Rape, pillage and steal all you can from the golden goose whilst you still can because the time of reckoning is nigh.

  • SuzieQ

    I think the last sentence says it all–it’s a stark warning which will, in all probability, be totally ignored.

  • CyprusOilMan

    I had a chance discussion with a PR representative of Tesla (Cars) in the UK recently. They are actively scouring Europe for new markets, but when I mentioned Cyprus, he replied that their business model doesn’t fit Cyprus, because it requires an open and competitive energy market. So, no Tesla cars for Cyprus then !!! I wonder how many other industries rule out Cyprus because of EAC’s power monopoly?

    • Didier Ouzaid

      In my opinion there are a bunch of other (and possibly more important) reasons Tesla aint here. Look around, despite what the law says France still has a de facto monopoly on electricity (EDF – roughly 80% market share on corporate accounts and 91% on household accounts), the competitors share the crumbs. Do you really see Tesla not being there?

      Market size, infrastructure deployment, spending power, user adoption when it comes to technology, etc.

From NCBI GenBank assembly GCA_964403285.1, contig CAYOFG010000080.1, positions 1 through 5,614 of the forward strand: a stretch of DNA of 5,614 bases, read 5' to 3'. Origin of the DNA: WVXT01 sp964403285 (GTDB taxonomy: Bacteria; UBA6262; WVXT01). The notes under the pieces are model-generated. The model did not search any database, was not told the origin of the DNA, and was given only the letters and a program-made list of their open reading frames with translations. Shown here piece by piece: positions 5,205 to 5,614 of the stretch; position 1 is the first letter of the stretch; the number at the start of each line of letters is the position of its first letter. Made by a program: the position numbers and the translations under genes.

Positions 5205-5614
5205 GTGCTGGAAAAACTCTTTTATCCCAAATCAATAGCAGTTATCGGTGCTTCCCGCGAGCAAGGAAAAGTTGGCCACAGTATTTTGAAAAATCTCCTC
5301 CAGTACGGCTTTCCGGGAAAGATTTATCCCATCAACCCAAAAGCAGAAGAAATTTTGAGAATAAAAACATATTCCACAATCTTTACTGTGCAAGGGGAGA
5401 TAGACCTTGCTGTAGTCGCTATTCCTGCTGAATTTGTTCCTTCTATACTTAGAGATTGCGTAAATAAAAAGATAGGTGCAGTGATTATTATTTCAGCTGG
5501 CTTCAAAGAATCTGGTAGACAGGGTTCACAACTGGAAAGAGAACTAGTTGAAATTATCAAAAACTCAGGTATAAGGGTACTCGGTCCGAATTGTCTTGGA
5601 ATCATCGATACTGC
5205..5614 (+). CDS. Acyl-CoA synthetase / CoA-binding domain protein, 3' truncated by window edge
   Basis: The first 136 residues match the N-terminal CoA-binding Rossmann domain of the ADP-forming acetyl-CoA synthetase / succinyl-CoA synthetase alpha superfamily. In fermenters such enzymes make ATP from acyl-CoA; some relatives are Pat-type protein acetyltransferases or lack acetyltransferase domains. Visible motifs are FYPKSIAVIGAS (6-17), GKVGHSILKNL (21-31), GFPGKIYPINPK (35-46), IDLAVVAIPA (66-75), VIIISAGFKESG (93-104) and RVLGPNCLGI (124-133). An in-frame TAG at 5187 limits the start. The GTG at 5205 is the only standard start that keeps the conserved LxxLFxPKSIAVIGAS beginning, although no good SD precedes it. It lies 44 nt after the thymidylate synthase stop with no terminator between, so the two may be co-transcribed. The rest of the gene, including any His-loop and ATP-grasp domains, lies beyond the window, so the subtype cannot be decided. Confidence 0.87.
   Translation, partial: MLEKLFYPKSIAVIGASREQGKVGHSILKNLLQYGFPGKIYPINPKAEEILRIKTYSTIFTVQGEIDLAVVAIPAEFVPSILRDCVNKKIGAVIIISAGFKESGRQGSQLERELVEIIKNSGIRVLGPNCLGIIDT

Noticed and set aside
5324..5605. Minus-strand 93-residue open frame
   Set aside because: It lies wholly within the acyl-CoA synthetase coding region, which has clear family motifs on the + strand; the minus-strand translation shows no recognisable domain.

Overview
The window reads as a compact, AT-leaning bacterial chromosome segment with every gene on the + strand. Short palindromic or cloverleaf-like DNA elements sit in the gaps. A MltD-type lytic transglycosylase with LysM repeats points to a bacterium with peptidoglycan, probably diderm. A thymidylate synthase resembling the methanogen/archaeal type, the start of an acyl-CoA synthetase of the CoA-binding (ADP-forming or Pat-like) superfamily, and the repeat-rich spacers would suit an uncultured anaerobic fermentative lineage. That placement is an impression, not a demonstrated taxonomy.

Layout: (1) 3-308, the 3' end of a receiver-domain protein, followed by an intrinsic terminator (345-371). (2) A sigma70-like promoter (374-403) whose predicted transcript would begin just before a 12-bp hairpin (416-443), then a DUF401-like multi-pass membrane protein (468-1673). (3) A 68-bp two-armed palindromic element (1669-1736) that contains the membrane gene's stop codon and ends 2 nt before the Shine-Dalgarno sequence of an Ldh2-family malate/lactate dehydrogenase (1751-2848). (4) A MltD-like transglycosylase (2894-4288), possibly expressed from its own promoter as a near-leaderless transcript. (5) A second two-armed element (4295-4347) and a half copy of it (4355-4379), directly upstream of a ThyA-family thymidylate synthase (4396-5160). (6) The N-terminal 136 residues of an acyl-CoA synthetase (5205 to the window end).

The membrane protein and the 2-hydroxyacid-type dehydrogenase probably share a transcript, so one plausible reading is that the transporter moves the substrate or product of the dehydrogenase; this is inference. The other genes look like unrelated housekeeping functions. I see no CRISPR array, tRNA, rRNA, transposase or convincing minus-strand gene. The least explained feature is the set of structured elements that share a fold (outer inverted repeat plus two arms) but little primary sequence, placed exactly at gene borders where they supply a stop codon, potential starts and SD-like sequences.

• CyprusOilMan

        You are probably right : I am sure there are lots of reasons. But they are keen to invest in markets that are receptive to their “PowerWall” and “SolarRoof” concepts, ie: domestic sources of renewable energy. With year-round sunshine, Cyprus ticks all the right boxes …. so why doesn’t Cyprus embrace such free-market liberalisation? Ah, EAC, enough said.

  • Didier Ouzaid

    “If the state wants to see the new competitive power market become reality and operate smoothly”

    Well, it doesnt. Who said it did? That signature on the bailout memorandum? please…

    “Which self-respecting entrepreneur would invest in a market whose
    supreme regulator is in the hands of his competitor’s unions?”

    Well, some of you apparently did. Mistake?

  • Cydee

    Be careful what you wish for. The uk energy market, rather than being competitive, has become a cartel of private enterprise; there is nothing to choose between them. So we might as well have stayed with national energy; at least the profits would go into the national coffers.